It’s a conundrum that every team in the league deals with when they play Edmonton. This year, most have solved the riddle. To this point the Golden Knights have not.

They’ve got another shot at it tonight, and if they do, they’ll become the first team in the Western Conference to reach 80 points, but as Turk implied, it’s easier said than done.

The Golden Knights Have A Healthy Habit Of Stringing Goals Together Quickly

It’s somewhat of an unexplainable phenomenon in sports, specifically in hockey, but it happens and happens a lot for good teams.

Sometimes bounces don’t go your way. Through the first two periods, we had our chances but the puck didn’t cross the line. Then suddenly in the 3rd period, I don’t really know what happened, but boom, we got all of them. -Pierre-Edouard Bellemare

Three goals in a matter of less than five minutes. A deficit to a commanding lead. So what did happen?

I don’t know, maybe altitude change? -Nate Schmidt

He was joking (sort of) about how the training facility at Downtown Summerlin is 1,000 feet higher elevation than T-Mobile Arena. His teammates, and I, thought that concept was nuts, but that’s not uncommon when it comes to Nate.

Moments later though, he offered a much more believable justification, one that was echoed in the locker room.

Once our crowd gets into it and we score right away, it’s really hard for other teams to get back in. It’s kind of a like a hamster wheel it’s hard to stop it once it starts rolling. -Nate Schmidt

Obviously (the home crowd plays a major factor). When you have the crowd yelling at every single chance it makes you want to go on the ice and make something happen and hear those people yelling. They’ve been unbelievable all season, it’s amazing that it looks like this the first year. -Bellemare

It’s entirely possible Schmidt was being serious about the altitude thing. (Photo Credit: Photographer Brandon Andreasen)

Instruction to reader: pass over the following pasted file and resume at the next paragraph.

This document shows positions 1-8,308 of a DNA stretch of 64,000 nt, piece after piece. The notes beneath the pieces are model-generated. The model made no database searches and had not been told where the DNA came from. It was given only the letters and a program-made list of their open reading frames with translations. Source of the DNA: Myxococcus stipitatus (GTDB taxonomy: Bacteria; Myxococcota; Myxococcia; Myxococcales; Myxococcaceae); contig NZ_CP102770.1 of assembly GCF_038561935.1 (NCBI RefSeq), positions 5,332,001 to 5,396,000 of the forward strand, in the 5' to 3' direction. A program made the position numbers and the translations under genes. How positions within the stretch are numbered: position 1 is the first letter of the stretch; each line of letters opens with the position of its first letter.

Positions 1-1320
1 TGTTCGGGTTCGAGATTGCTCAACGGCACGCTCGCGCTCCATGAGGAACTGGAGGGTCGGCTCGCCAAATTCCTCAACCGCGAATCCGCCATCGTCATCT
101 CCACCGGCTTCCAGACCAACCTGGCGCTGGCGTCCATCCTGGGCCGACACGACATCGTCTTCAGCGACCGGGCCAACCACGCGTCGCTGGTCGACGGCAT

It’s not out the norm for this team. At home, the Golden Knights have scored goals within five minutes of each other 22 different times this season. They’ve done it in 14 of their 26 home games, and in those 14 games, they’re are 13-1-0. They’ve also scored within two minutes of another goal 12 different times and within 91 seconds three times at T-Mobile Arena this year.

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Bottom Six; What’s The Right Combination?

Step right up, pick three, any three!

The Golden Knights have hit a bit of a rough patch injury-wise, especially when it comes to the third and fourth lines. Over the course of the last month or so we’ve seen pretty much everyone play with everyone else.

Now, Tomas Nosek is set to return, which means for the first time in a while All Star head coach Gerrard Gallant will have to make decisions along the bottom six.

The plan for tonight is to run out the lines of Alex Tuch/Cody Eakin/Oscar Lindberg and Ryan Carpenter/Pierre-Edouard Bellemare/Tomas Nosek. Thus breaking up the recently successful Tuch/Bellemare/Carpenter line.

Everyone has their own opinions on who should be playing with whom, so we decided it’s time to put some numbers to the opinions. Have fun with this one…